Pension Planning & Divorce: Separating Pension Assets
It’s important to understand how pensions work across life’s major twists and turns.
Without emotion, let’s discuss pensions & divorce.
The Value of Pension Assets
Pensions are a long-term investment vehicle and valuable personal asset. They form an important part of a family’s long-term financial security and subsequently, often become a contentious point in divorce.
If your pension funds are of significant value it is essential you consult with a financial adviser to work alongside your legal advisor, in preparation for divorce.
It is important to assess the long-term value of your pension assets and understand their weight in the fair separation of money. While family solicitors are of great benefit in supporting communication and establishing legal rights, a financial planner will help in valuing pension and investment assets – for current and future planning.
Tax Planning with Pension Assets
For the wealthy, a key consideration of asset retention should be tax. Pensions operate under their own tax regime. Personal tax positions should be considered where large funds are under dispute.
If you hold a large amount in pensions, you may have a potential Lifetime Allowance tax liability. Post-pension sharing order, a pension value will have reduced, so reducing its LTA tax risk. Post-sharing order, a UK taxpayer could further benefit from making tax relievable pension contributions, from non-pension settlement proceeds. A good financial planner will guide you through your separation options and the benefits and drawbacks of each, for your independent financial security.
Legal Separation of Pension Assets for Divorce
There are essentially three ways that pension assets can be separated for divorce:
- Pension Sharing
Pension Earmarking & Earmarking Orders
What is a Pension Earmarking Order?
Earmarking is where one party retains the right to another’s asset in the future. An earmarking order is dependent on the person holding the pension starting, ‘opening’, their pension. The earmarking right may be to their ex-partner’s Pension Commencement Lump Sum at retirement, but they would not typically have control over when that ‘retirement’ age would be.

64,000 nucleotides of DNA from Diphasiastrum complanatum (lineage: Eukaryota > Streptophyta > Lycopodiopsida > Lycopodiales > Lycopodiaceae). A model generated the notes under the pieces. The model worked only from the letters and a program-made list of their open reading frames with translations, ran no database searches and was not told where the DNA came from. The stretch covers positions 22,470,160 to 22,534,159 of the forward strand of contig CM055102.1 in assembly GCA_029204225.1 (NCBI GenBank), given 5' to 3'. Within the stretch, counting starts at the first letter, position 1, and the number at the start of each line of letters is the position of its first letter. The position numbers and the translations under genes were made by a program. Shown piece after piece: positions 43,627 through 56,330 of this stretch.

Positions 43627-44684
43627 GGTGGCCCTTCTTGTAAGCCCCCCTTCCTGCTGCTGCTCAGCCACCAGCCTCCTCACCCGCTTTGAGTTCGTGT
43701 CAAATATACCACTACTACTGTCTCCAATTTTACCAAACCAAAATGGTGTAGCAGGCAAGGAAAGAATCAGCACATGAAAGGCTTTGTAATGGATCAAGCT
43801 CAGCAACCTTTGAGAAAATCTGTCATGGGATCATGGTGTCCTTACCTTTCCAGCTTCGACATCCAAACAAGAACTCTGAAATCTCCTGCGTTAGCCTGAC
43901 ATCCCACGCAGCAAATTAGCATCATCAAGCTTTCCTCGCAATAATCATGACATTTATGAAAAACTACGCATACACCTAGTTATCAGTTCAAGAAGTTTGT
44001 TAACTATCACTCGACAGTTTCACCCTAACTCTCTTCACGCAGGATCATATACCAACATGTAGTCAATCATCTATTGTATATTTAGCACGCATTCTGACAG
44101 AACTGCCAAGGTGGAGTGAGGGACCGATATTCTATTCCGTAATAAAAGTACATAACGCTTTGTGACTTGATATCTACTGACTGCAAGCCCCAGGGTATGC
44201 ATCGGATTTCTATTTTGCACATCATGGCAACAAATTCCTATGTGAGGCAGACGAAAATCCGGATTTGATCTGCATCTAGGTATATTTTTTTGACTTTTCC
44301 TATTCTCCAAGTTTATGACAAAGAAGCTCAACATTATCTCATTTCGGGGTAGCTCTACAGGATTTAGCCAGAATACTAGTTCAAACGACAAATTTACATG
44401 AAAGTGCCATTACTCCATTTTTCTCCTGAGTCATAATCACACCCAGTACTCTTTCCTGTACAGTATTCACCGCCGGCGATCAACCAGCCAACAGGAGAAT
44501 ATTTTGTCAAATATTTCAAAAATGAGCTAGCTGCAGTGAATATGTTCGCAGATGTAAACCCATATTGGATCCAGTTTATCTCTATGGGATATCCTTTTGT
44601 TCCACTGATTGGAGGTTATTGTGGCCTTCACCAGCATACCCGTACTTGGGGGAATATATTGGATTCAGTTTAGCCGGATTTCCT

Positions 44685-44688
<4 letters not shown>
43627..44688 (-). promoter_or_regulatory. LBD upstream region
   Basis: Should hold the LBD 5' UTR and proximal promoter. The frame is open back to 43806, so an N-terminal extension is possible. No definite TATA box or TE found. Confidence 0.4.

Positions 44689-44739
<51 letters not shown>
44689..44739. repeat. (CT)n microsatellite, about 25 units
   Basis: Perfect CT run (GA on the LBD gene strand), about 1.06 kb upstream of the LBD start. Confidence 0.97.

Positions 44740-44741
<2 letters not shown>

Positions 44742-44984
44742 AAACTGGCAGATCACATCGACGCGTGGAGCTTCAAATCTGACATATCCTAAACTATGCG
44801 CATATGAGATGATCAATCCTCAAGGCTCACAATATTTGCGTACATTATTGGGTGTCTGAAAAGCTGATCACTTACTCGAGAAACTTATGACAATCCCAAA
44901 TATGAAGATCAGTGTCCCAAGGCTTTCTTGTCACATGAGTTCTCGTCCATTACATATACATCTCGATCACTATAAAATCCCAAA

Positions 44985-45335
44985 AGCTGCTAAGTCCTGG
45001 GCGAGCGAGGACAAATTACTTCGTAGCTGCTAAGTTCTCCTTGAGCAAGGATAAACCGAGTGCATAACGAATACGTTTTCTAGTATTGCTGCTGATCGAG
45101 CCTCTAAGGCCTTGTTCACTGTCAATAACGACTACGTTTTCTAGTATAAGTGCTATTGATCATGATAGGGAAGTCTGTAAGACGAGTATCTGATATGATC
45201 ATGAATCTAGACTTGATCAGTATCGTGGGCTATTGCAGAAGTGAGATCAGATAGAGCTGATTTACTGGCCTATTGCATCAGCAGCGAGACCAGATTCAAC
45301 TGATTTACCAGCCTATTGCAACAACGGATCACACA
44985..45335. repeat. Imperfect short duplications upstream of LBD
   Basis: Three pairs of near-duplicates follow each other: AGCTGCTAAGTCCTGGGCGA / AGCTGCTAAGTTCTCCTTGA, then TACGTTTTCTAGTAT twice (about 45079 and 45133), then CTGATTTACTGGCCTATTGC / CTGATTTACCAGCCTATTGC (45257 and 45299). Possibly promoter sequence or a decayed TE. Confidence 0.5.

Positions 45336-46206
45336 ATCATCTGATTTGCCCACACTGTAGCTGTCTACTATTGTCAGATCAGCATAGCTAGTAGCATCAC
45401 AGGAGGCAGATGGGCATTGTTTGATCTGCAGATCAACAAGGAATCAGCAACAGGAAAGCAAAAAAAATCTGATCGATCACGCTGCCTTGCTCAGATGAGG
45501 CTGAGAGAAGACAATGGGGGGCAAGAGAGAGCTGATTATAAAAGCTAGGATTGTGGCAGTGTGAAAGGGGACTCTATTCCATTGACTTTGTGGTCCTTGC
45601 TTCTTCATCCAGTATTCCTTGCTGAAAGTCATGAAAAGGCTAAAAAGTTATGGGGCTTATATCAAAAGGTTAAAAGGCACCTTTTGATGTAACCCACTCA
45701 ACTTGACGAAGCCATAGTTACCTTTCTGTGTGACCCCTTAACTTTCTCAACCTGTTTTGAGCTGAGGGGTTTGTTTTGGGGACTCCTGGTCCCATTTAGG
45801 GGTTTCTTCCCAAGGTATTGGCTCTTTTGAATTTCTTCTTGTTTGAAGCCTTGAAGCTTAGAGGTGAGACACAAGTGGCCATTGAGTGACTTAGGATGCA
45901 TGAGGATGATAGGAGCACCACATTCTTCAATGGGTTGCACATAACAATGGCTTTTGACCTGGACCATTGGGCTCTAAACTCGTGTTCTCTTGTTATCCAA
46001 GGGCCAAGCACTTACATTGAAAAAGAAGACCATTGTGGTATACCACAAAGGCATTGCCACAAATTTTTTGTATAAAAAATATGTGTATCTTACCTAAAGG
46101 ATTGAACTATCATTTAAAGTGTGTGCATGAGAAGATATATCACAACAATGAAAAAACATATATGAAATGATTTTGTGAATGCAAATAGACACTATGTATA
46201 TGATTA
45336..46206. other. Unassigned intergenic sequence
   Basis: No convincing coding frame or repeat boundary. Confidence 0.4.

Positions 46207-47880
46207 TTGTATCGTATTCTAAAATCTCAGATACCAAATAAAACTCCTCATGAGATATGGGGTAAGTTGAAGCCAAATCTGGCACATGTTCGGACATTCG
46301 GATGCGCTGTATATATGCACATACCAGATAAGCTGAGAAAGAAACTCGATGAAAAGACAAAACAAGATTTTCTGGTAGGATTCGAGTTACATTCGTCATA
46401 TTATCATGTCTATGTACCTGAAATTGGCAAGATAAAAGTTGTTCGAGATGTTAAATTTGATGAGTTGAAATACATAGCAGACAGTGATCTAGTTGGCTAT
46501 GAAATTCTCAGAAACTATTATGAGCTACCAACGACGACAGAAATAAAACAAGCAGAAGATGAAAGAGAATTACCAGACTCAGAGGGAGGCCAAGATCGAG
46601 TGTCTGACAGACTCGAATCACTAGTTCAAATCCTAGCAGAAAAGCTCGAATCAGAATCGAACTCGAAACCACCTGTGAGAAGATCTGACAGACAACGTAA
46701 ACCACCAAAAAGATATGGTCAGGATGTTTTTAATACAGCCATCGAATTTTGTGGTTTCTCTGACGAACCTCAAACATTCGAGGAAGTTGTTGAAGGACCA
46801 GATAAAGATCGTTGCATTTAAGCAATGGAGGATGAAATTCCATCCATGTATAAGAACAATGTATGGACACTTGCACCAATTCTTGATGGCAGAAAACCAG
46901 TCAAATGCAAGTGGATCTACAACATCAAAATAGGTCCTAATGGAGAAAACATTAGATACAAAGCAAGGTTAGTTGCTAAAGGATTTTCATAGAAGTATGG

An earmarking order is not good for emotional separation as it doesn’t allow a ‘clean break’ and is dependent on the compliance of the other party. The couple essentially is tied until the party holding the pension decides to take their pension. The party holding the pension asset effectively retains control over their ex-partner’s access to the money.
Pension earmarking used to be available across the UK, but is now only available in Scotland. While you may hold an income earmarking order, it is now only available to be used for a pension lump sum.
Examples of pension earmarking orders in practice
Gemma & Jamie divorce when Gemma is 40 and Jamie is 50 years old. Gemma is entitled to half of Jamie’s Pension Commencement Lump Sum at his retirement under their earmarking agreement.
Possible (positive) Scenario 1:
Jamie opens his pension at age 55, and Gemma gets half the lump sum, even though she is only 50, and under minimum pension age at the time.
Possible (negative) Scenario 2:
Jamie decides to use other assets for his retirement income, and doesn’t open his pension until he reaches 75 years. Gemma must wait until Jamie opens his pension to receive her divorce benefit.
Pension Sharing Orders
What is a pension sharing order?
A pension sharing order offers a ‘clean break’. In a divorce settlement, a percentage share of a pension is decided. A Sharing Order certificate is produced and presented to a pension provider for the legal separation of the benefits. This results in one pension separating into two, with each party having their own pension plan.
Examples of pension sharing in practice
Claire & Chris divorce, agreeing for Chris to get 30% of Claire’s Civil Service pension, and 40% of her Legal and General Pension Fund.
In this scenario, Chris would get a Pension Sharing Order scheduling the agreement and be able to present this to each of Claire’s pension providers.
As the Civil Service Pension is a defined benefit scheme, Chris gains his own Civil Service rights – an income for life from a pre-defined age, totally separate from Claire’s. The Civil Service Pension calculate Chris’s new benefits and deduct the appropriate amount from Claire’s income.
The Legal and General pension is a pension ‘pot’, and so the fund is split accordingly. This results in Claire and Chris each having their own pension with L&G.
Pension & Asset Offsetting
What is offsetting in divorce?
Pension offsetting is sharing assets without having to split them. It works best for couples with a large asset portfolio or significant cash holding.
Examples of offsetting in practice
Shelley and Andy have decided to separate their assets by offsetting. As a wealthy couple, they have several properties, cash, pensions and other investments.
It is decided that Shelley will keep the main residence, long-term investments and an amount of cash, while Andy will retain his pensions and the rental properties. Without splitting the pensions, Shelley and Andy have offset their assets by agreement.
The Pensions Advisory Service have a great factsheet summing up pensions and divorce. For more information about pension and retirement planning; tips and techniques used by professional advisers, request our FREE guides. All of our guides, articles and blogs are written by qualified & practicing industry professionals.